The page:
Netflix’s ‘Dear White People’ Is All About Serious Deep Truths Told As Satire

It Features Grips Of Colorosims And Even Police Brutality

Netflix has been releasing epic series one after another. One of their latest is “Dear White People” which is based on the funny and striking movie released on 2014. But according to creator/executive producer, Justin Simien, the show picks up right where the movie left off. “I saw the film’s ending as more of a starting point, considering all that’s happened, and all that’s happening”.

The critically acclaimed movie and the show follows a group of students who attend a fictional Ivy League called Winchester University. This university is predominantly white, setting it as the perfect scenario to address and satirize the spiky racial themes. The show comes in a very accurate time, due to all that has happened. As Simien rejects the notion that we live in a post-racial society.

Image Credit: New On Netflix UK

New Dear White people

“Dear White People,” as well as the movie did, explore the sensible racial world in where we live in. Where the message of tolerance, especially promoted through social media, sometimes gets out of hand and a bit ironically intolerant. The 10-episode Netflix series was released last Friday. As its predecessor the movie, it isn’t afraid to touch deeply into delicate racial themes. With a “yes-we-are-going-there” straight forward style of humor. While they explore of where we are now.

The show returns to fictional Winchester University. It involves a blackface-themed blending-party hosted by the white editors of the campus humor magazine. Taking the boiling racial tensions to a new level. To what college radio D.J. Samantha White (Logan Browning), a film major, who hosts the “Dear White People” radio show, addresses her audience to fiercely talk about the topic.

The party was the film’s breaking point, but it is also the beginning of the show. You don’t need to watch the movie in order to see the show. On the movie, we watch the world through Sam’s perspective. But the series smartly expands it. Following what happened after the party, and shows us the Winchester campus through the eyes of five other students.

“Dear White People’s” creator and writer Siemens talks about it. “There was a lot of ‘Oh, I wish I had touched upon that!’ or wishing gone deeper into some plot lines after the movie wrapped,” Simien stated. “The series speaks to this time in a unique way. We were in a transitional period when the film came out — I feel like 21st-century activism was just beginning to reach a viral peak — and we needed to talk about that…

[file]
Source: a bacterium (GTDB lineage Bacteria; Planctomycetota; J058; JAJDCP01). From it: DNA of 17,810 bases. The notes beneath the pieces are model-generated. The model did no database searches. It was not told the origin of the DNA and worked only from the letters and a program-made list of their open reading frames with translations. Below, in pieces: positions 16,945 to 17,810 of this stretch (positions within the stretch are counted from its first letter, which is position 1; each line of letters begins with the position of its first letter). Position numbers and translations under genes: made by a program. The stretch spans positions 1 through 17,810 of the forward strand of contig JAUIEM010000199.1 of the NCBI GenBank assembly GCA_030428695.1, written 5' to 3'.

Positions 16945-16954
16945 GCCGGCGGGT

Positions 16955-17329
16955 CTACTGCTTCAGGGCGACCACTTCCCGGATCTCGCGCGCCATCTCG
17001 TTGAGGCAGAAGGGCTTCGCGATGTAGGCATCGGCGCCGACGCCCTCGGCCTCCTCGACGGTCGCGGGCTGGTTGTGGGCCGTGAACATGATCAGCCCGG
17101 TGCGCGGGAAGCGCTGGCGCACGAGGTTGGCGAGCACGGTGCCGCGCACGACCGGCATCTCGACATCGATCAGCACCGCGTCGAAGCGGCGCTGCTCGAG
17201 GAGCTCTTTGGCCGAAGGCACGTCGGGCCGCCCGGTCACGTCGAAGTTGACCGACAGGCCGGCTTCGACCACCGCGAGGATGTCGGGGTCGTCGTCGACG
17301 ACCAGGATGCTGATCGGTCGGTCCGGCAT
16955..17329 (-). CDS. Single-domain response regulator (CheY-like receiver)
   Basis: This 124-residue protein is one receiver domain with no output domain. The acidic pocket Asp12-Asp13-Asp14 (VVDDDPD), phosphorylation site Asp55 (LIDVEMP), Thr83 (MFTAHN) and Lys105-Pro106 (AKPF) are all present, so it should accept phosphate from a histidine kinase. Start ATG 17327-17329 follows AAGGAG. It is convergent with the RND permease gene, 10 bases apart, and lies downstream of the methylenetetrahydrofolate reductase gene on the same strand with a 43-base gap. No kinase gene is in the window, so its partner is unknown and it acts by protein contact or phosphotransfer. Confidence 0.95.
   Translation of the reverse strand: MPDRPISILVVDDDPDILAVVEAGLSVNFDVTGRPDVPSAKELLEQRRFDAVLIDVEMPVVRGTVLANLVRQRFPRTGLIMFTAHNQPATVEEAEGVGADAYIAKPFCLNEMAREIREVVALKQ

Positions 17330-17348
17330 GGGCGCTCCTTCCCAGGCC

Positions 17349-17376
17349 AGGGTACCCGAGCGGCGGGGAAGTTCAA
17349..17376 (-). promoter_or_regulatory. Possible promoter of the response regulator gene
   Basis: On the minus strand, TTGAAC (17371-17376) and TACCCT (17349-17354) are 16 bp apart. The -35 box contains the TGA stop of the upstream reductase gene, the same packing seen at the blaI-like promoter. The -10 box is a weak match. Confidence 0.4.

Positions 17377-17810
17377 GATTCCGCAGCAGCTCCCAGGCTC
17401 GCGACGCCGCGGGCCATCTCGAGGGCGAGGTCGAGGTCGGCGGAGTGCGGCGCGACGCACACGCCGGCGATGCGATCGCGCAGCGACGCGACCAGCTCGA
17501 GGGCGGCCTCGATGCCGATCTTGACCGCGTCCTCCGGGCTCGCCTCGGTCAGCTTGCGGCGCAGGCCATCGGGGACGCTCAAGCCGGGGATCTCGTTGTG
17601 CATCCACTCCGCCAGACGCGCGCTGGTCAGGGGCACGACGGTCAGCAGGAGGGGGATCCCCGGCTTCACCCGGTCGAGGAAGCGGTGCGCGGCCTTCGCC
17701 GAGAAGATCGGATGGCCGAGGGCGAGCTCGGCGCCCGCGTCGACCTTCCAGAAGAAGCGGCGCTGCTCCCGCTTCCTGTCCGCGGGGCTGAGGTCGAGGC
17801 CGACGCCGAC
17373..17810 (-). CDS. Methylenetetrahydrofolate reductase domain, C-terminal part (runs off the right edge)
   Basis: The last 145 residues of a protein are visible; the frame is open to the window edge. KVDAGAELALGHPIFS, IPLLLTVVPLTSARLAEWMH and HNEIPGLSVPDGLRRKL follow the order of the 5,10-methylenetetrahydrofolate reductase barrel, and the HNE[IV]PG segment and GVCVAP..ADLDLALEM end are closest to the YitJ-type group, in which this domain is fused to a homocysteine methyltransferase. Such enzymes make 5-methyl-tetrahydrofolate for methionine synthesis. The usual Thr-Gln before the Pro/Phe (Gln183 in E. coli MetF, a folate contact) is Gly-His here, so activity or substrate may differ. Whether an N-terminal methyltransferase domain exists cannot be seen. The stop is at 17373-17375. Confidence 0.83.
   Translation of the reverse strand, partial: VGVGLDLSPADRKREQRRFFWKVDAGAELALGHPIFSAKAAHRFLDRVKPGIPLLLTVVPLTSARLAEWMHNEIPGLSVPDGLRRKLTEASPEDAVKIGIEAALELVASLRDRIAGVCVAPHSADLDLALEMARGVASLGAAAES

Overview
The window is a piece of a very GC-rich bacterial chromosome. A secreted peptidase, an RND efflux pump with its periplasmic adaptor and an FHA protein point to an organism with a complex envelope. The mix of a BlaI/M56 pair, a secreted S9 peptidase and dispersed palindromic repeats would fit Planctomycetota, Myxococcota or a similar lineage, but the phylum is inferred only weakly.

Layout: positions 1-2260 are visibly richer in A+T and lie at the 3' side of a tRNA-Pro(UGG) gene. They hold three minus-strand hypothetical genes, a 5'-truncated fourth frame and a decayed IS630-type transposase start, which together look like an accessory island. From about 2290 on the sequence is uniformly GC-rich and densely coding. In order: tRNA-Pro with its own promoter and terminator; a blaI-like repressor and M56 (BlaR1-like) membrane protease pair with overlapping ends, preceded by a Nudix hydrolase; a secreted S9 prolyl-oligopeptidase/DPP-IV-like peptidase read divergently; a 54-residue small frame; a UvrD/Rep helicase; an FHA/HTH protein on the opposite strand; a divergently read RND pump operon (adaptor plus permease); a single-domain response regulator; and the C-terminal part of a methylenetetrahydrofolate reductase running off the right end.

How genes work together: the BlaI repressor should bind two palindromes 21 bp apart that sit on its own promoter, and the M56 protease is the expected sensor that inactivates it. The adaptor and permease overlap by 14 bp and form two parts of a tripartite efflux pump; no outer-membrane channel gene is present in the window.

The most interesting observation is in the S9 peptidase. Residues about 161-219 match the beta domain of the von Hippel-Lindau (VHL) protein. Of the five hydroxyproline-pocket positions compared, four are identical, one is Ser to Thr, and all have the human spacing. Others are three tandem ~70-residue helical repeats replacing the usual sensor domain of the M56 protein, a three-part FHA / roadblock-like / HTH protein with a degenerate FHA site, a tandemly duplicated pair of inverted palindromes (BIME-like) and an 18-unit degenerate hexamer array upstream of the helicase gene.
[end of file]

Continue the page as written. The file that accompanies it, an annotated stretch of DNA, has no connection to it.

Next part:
…Everything feels so life or death when you’re a 20-year-old debating this stuff. Figuring out where you fit in. How do you talk about black activism and the idea wars and trolls and all that stuff without shooting somebody staring at their phone for hours? You put the characters on campus”.

TV and beyond

Simien’s not only wanted to explore beyond all the themes and characters. He also thought that the idea was so good and had so much to offer. At some point it was going to end up being a TV show. As he perfectly adapted it, adding more depth to the characters and their stories. Simien is the writer-director behind several episodes of his adaptation. But the are also special guests, including “Moonlight’s” director Barry Jenkins.

“In a weird way, I always sort of thought it might have to end up on TV. Partially because I wasn’t ready to say goodbye to these people. But mostly, I was seeing and hearing so much stuff when I was listening to these students that I thought, we need more than two hours to dive into this. It’s such a great starting point for a TV show because college is a great microcosm for the country: You’ve got every segment of society represented and you’ve got the next generation figuring out where they fit into society”.

The characters represent everyone

The characters are Lionel (DeRon Horton), a shy, nerdy, journalist who not-so-secretly has feelings for his, playboy roommate Troy (Brandon Bell, doing again his role from the film). As he struggles to live up to the expectations of his demanding father, a Winchester dean, who disagrees strongly with Sam’s speech. Coco (Antoinette Robertson), a driven, aspiring lawyer who also disagrees with Sam’s ideas. There is also Gabe (John Patrick Amedori), a white graduate student, who hooks up with Sam and turns her into the center of gossip due to it.

Sam’s BFF Joelle (Ashley Blaine Featherson), who is conflicted about the interracial relationship. Also gaining more screen minutes on the show. Sam’s secret relationship also causes issues with Reggie (Marque Richardson, also doing his role from the movie), who shares her inclination for activism and has a crush on her. At one point, on the episode directed by Barry Jenkins, Reggie gets into a fight with one of his white friends who casually drops the n-word while singing along to a song at a party. The skirmish escalates quickly and Reggie ends with a white campus cop pulling a gun at him. This shadows the mood of the remaining episodes, while also reminding you that even though it’s a satire it’s what is happening in the real world.

“Plus all of the issues that are happening around the nation are occurring in a much more charged and contained environment in college”. The scene is a wake-up call to the viewers, along with one of the most traumatic moments of the entire series. But “Dear White People” is well done that it turns some horrendous truths into a laughing matter, while also denouncing it.

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